MEMPHIS, Tenn (WATN) – A Germantown psychiatrist has had her license suspended for whipping patients and comparing them to mules.
According to state officials her actions are a violation of the Tennessee Medical Practice Act.
The Tennessee Department of Health suspended Valerie Louise Augustus’ medical license because of her treatment towards multiple patients in 2015.
Augustus owns and operates Christian Psychiatrist Services in Germantown however she is not currently in the office. Visit the practice’s website and you’ll find Augustus is on personal leave.
The site states, “Dr. Augustus will be out of the office on personal leave as of JUNE 2nd, 2018. Notice letters and phone calls have been and are still being sent out to all active patients to inform them of the break. During this period, the staff at Christian Psychiatric Services will still be working hard in the office to ensure that patients are well taken care of. In the interim, we are advising patients to see their Primary Care Physician and request that he or she authorize refills of your active prescriptions. We will notify patients of our re-opening.”
State health department documents obtained by the Local I-Team show Augustus whipped mental health patients with “a riding crop, whips, and other objects” back in 2015.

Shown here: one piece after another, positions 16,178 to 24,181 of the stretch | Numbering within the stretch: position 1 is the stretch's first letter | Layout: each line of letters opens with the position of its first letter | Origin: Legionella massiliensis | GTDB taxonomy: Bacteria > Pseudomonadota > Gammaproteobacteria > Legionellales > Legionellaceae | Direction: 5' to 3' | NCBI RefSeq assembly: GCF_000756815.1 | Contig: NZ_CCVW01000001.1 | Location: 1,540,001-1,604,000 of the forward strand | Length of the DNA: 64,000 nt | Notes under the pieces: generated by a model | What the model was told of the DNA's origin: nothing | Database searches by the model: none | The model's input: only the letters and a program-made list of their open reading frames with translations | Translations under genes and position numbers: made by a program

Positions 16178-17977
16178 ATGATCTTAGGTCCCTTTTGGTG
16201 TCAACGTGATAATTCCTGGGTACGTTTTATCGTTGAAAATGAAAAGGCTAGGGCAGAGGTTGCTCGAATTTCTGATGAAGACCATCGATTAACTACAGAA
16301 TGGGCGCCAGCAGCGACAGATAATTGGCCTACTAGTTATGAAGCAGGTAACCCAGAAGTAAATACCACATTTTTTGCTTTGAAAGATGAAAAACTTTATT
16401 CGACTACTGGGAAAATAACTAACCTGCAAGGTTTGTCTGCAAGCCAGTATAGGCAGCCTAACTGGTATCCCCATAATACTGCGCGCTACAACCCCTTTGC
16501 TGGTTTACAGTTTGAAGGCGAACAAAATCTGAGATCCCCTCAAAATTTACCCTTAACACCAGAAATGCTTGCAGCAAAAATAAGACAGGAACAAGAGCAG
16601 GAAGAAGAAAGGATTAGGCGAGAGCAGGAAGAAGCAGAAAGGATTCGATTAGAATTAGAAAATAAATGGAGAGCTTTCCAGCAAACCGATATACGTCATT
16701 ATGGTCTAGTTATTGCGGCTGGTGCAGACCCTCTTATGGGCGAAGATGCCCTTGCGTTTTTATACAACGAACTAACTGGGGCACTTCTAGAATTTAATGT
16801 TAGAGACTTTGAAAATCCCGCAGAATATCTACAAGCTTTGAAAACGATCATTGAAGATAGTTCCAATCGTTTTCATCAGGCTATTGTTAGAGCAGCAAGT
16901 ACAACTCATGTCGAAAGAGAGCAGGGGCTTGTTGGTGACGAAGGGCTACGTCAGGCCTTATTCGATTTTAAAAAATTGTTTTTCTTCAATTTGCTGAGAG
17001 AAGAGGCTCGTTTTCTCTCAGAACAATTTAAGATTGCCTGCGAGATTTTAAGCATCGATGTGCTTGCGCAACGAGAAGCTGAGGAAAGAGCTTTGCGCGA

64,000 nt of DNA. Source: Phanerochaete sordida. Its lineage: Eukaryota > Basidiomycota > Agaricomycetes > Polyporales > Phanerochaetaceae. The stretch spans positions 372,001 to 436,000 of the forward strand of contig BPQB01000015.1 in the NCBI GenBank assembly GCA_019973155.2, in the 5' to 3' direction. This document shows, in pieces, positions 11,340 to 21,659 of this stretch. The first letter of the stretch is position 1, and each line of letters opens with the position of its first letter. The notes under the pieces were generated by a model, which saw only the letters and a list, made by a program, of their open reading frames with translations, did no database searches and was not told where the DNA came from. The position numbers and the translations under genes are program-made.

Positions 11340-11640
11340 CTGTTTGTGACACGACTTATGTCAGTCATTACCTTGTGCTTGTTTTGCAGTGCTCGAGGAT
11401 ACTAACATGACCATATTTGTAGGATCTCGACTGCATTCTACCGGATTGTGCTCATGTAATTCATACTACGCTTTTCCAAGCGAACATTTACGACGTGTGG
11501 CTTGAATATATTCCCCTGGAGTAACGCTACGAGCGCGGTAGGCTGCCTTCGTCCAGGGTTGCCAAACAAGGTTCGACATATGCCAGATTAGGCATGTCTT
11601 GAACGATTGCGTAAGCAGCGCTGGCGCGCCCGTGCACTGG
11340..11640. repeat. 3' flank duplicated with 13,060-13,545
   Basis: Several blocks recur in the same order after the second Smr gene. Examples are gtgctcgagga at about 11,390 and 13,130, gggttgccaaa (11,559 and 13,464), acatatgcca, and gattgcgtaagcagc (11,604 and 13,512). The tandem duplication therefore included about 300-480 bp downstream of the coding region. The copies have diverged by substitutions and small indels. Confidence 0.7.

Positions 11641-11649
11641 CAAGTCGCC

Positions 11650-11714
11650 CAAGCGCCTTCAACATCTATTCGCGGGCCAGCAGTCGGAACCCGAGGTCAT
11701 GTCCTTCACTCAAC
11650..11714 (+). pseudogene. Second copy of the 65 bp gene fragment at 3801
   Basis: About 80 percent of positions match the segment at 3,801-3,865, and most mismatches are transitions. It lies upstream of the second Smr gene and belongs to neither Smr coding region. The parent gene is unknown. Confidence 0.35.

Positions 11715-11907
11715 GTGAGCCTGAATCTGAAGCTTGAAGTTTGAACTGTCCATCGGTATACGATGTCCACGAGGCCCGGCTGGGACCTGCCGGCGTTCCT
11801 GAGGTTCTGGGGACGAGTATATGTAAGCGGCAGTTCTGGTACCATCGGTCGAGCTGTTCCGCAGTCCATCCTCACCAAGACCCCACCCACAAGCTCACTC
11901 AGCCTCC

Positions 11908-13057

One of the patients identified as P.T. came to Augustus for treatment for depression. Investigators said on July 20, 2015 the patient was “hit on the buttocks with a riding crop.” That crop and whip where reportedly on display in her office.
In the state’s report investigators noted this type of treatment was inappropriate, stating, “There is no evidence in any psychiatric literature to support the use of whipping patients for treatment.”
On Augustus’ website, Augustus takes a holistic approach to mental health. “Dr. Augustus emphasizes a healthy diet and regular physical activity, while optionally integrating her spiritual beliefs and principles into each patient’s healing process.”
During a hearing in Nashville, attorney Paetria Morgan told the Tennessee Board of Medical Examiners Augustus “hit her patients because they failed to lose weight and adhere to her recommendations.”
The Local I-Team spoke with neighbors who said they are in disbelief.
“She always kept to herself,” said Kaye Borgognoni. ” I didn’t want to believe that anybody in the health care industry would do that. In my 39 years of nursing I’ve never heard of anything like that before occurring. It seems like cruelty.”
“She deserved to have her license suspended,” said Nicholas Evans.
Augustus’ license will be suspended for no less than 60 days, according to state documents. She must then enroll and complete a two-day medical ethics course and undergo a mental evaluation. If her license is then reinstated, she will be on probation for three years.